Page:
Riccardo BIONDI

Nationality Italian
Year of selection2015
InstitutionNRC - Institute for Atmospheric Science and Climate
RiskEnvironmental risks

Type of support

Post-Doctoral Fellowship

Granted amount

120 000 €


2 years

The deluge of the Asian summer monsoon is of great importance to a great many people. The ability to predict it accurately would be, too. Reliable forecasts of where exactly the rains will fall, when they’ll start and for how long they’ll last would impact the billion people who depend on this vital source of water and the ecosystems it supports. Yet, even state-of-the-art climate models have trouble doing this—possibly because they’re missing something. Recent research has revealed that aerosols, coming partly from air pollution, may influence the monsoon season. Dr. Riccardo Biondi intends to test that hypothesis and to find out if the aerosol effect can be predicted. If so, this important parameter could be added to current climate models, improving their ability to forecast the monsoon.
Dr. Biondi will use the atmosphere over the Indian monsoon region as his lab. As a developing country, India’s levels of air pollution are currently increasing and, in certain periods, wind transporting desert dust contributes to aerosol levels. These tiny particles of dust and carbon are suspended in the atmosphere where they interact with solar and Earth radiation, warming or cooling the air around them. Collectively, these aerosols may alter the movement of heat within the atmosphere, leading to greater rainfall over parts of India and drought in others. By analyzing concrete atmospheric measurements, Dr. Biondi will first confirm this effect predicted by the models. In a novel approach, he will combine these observations with climate models to search for patterns in the aerosol/monsoon relationship.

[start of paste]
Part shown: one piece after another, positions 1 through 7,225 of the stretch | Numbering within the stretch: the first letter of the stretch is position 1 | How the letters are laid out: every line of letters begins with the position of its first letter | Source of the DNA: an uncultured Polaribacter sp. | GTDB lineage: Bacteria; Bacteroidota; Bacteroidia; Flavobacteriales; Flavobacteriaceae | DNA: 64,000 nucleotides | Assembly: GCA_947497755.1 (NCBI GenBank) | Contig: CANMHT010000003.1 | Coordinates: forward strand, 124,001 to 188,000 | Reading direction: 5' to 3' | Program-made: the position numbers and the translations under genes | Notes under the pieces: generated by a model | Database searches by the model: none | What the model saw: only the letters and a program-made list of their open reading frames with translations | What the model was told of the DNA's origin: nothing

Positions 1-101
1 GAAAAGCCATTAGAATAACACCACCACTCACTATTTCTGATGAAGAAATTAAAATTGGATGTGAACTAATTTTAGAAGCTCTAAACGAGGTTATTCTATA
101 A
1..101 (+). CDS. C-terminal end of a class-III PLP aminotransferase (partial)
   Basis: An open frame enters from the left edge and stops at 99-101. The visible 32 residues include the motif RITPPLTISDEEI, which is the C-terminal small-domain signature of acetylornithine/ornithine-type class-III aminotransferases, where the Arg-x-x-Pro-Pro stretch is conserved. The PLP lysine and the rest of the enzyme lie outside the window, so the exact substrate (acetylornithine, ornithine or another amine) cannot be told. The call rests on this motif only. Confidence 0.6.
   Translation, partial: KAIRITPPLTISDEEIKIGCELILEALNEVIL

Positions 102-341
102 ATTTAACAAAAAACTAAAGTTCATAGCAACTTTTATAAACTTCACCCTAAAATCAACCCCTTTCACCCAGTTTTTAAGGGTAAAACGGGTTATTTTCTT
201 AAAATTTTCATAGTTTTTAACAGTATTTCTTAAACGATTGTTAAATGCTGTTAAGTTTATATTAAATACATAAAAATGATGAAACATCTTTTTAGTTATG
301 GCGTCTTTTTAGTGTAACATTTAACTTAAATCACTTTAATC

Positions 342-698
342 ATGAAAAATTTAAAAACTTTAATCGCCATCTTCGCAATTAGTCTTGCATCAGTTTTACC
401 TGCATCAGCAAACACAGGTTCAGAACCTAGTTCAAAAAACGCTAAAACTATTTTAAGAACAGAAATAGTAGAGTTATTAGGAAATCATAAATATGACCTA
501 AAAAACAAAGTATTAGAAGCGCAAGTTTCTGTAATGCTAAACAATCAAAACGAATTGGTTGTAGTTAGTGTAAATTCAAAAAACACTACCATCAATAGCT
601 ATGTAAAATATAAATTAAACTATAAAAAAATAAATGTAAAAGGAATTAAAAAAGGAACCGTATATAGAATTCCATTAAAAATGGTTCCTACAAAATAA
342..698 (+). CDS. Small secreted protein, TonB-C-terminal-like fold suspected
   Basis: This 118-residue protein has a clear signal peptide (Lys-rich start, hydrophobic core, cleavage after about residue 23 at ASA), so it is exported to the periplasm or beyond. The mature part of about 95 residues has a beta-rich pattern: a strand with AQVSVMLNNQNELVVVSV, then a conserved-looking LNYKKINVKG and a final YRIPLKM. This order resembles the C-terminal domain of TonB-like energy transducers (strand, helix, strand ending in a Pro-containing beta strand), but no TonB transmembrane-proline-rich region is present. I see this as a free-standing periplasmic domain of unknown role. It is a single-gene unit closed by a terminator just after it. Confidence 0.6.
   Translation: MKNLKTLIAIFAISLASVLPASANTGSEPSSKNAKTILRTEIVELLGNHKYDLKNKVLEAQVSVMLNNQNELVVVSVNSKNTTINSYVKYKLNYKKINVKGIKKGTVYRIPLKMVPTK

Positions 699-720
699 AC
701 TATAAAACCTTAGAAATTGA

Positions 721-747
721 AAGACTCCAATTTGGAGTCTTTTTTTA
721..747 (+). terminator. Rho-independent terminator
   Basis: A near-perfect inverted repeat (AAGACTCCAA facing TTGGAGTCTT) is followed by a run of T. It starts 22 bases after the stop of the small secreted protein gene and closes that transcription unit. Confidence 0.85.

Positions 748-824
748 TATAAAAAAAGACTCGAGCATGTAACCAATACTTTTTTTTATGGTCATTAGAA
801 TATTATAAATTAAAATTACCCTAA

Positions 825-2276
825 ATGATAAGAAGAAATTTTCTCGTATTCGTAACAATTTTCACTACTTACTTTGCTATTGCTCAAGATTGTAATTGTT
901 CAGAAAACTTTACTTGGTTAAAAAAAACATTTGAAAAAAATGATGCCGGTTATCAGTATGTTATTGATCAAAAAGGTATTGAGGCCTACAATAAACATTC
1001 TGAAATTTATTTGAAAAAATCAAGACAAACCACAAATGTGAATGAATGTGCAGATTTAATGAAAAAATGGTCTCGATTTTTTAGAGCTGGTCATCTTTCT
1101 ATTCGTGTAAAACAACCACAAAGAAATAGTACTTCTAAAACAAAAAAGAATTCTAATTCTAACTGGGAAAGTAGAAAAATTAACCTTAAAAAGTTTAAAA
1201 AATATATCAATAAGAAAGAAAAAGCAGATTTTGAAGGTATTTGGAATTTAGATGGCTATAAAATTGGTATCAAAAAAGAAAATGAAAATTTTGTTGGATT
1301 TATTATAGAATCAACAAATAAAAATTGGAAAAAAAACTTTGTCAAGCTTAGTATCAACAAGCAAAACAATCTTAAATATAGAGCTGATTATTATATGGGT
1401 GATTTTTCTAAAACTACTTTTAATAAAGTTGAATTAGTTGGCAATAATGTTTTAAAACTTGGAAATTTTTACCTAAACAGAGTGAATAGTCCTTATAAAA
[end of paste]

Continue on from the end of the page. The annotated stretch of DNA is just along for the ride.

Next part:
If aerosols truly are impacting the regional distribution of precipitation in a predictable way, they will need to be incorporated into existing climate models. This will help Dr. Biondi achieve his ultimate goal of improving monsoon forecasting and even developing early warning systems. He expects that, as aerosol levels increase in the future, they will lead to drought for some areas and flooding for others. Knowing where and when the monsoon will hit is of utmost importance to the local communities whose livelihood it determines. His work will serve other agricultural regions well beyond India, as well, that are at once vulnerable to and dependent upon the monsoon.

Scientific title: Enhanced Monsoon Predictability: Role Of Aerosols In The Troposphere (empathia)

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